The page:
contador web Saltar al contenido

AR apps let you try on glasses and shoes through iPhone

As ARKit, Apple has expanded the world of possibilities for both its products (such as the iPhone and iPad) and developers who have created new augmented reality (AR) -based applications.

When this technology meets creativity, the results are often quite interesting, like the Glassese Wanna Kicks apps you'll see below.

Glasses

The first app was developed by New York Warby parker and uses ARKit along with the TrueDepth camera of the X, XS, XS Max, and XR iPhones to let users see the color, texture, and actual size of each eyeglass style before purchasing a model.

It's worth noting that the app already supported iPhones' TrueDepth technology to recommend glasses to its customers, but only in a recent update did Warby Parker implement it in this kind of simultaneous virtual experimentation.


Glasses by Warby Parker app icon

Basically, the app uses an algorithm and the processing power of iPhones to position virtual accessories on the user's face, which can record a photo with a specific model and share with others.

As a product that is not yet sold here in Brazil, the Glasses app is not available on the Brazilian App Store. Also, as we commented, it requires iPhone X or later for this AR compatibility.

Wanna kicks

Meanwhile, the Wanna Kicks app also uses and abuses AR features to display, on the iPhone screen, what is the best draft option for you. This @Virtuamigtec tip app was developed by startup Belarusian Wannaby and makes it easy, just like the Glasses app, to try and choose from a variety of tennis, shoe, and other options.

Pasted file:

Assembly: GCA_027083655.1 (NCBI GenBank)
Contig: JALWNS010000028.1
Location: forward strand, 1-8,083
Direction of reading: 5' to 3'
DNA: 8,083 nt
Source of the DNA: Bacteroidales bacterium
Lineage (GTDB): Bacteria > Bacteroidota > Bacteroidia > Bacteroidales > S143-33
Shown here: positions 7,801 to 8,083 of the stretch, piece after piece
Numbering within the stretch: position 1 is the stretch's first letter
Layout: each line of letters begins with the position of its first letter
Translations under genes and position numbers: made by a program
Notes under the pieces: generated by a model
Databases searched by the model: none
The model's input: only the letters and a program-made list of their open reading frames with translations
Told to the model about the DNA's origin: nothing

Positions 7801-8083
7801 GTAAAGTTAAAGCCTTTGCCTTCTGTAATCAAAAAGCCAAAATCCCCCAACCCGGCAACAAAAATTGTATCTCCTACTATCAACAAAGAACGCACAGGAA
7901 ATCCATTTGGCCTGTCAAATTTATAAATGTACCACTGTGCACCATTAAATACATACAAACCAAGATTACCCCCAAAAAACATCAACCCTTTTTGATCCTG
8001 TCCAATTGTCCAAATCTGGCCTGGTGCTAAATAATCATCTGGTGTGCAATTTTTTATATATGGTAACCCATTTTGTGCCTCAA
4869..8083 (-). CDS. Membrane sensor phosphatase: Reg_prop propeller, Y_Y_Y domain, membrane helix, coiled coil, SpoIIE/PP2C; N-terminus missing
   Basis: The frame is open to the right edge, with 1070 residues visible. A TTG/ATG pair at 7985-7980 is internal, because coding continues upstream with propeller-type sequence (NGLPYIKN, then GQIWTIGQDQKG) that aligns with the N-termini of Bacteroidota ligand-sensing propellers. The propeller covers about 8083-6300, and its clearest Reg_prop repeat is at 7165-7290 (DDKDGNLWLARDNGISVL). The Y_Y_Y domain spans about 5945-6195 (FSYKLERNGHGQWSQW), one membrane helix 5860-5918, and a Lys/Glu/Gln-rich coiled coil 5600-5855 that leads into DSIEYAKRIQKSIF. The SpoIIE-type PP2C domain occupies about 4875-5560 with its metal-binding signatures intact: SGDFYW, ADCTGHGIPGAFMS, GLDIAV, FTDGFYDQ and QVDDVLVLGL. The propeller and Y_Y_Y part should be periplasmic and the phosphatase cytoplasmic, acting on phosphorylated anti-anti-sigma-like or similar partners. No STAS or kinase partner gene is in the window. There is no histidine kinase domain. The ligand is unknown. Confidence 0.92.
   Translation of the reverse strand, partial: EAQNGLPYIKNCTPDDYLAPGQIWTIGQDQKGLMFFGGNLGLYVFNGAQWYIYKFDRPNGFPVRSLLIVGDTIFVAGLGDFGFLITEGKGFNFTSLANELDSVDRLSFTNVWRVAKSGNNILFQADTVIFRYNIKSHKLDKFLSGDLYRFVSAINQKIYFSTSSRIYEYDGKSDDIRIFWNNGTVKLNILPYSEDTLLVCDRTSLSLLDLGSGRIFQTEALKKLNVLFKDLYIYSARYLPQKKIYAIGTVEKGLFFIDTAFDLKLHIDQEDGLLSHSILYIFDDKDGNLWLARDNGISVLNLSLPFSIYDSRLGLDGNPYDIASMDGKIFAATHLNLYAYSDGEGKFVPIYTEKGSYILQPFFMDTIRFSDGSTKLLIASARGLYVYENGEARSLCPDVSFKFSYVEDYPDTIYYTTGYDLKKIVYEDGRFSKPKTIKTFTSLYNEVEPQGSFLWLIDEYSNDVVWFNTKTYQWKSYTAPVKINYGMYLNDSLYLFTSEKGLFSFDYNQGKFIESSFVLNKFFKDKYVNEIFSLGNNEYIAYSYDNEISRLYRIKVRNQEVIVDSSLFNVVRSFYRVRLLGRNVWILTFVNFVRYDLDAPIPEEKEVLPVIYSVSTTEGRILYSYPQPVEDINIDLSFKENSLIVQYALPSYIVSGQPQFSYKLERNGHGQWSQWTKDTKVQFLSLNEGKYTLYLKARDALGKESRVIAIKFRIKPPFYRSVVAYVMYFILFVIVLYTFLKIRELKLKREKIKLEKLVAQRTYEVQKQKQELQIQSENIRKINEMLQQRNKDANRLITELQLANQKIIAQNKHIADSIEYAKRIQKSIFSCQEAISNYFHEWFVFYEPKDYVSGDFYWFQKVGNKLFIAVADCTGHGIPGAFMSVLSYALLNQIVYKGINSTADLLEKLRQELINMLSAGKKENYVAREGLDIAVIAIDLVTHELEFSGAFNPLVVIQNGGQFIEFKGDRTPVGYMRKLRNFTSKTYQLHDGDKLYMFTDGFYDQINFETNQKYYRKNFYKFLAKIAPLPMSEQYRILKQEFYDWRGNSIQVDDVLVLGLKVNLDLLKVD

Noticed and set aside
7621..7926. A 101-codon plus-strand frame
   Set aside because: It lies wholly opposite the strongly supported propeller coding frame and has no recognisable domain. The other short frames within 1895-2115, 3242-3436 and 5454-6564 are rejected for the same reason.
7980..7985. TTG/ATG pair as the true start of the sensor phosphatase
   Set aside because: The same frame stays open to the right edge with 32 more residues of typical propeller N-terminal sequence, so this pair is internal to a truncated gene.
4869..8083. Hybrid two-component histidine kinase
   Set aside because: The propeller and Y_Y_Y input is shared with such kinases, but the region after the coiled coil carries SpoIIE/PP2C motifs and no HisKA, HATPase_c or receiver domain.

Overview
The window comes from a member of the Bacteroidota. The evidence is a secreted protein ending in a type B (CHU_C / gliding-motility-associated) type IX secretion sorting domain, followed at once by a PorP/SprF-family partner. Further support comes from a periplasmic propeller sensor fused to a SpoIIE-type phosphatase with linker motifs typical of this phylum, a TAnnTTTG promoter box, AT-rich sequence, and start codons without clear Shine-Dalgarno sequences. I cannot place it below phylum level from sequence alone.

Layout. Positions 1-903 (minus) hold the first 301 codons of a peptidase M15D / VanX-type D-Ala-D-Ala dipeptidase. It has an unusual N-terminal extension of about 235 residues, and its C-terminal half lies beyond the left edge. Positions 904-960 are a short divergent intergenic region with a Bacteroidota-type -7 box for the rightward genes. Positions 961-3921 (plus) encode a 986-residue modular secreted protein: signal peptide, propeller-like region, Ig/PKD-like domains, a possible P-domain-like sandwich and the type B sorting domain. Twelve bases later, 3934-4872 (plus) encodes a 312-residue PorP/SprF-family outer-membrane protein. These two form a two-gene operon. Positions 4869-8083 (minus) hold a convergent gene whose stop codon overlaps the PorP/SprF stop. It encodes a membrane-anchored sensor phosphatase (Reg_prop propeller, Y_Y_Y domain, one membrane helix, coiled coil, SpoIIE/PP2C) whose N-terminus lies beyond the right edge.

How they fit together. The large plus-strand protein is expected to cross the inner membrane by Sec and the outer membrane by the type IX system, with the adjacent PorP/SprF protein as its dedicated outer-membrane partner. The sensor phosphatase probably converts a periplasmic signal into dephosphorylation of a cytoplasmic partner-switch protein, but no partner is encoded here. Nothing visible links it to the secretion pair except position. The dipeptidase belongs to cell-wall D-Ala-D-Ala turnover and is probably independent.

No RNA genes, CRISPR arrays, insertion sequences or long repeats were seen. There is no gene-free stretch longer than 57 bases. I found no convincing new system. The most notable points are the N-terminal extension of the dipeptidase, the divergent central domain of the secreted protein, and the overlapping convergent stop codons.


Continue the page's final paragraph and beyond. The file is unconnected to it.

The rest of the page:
The effect is very instantaneous and tracks foot movements reasonably well when you rotate them or change the camera angle you can even try to walk and the app will follow in your footsteps.


Wanna Kicks app icon

Unlike some software that can recognize objects and people through mirrors, Wanna Kicks doesn't work so well if you want to try virtually a pair of shut-ups like this (Wannaby said it's working on it).

Although the intent of the app is extremely positive, something fundamental when trying a draft can not be tested via AR: comfort. However, the startup He believes his technology can help customers and retailers, especially ecommerce companies, save money on merchandise returns (since people who shop online have no idea if that shoe looks good or not on their feet).

We build Wanna Kicks for the Generation Z and millennials Interested in buying sneakers and eager to know if they fit your style or not. The AR and AI community will also love our launch – we have accomplished a really difficult task in computer vision and rendering.

Unlike the Glasses app, Wanna Kicks does not use the iPhones TrueDepth camera and is therefore compatible with older models (iPhone 6s and later).

via 9to5Mac, TechCrunch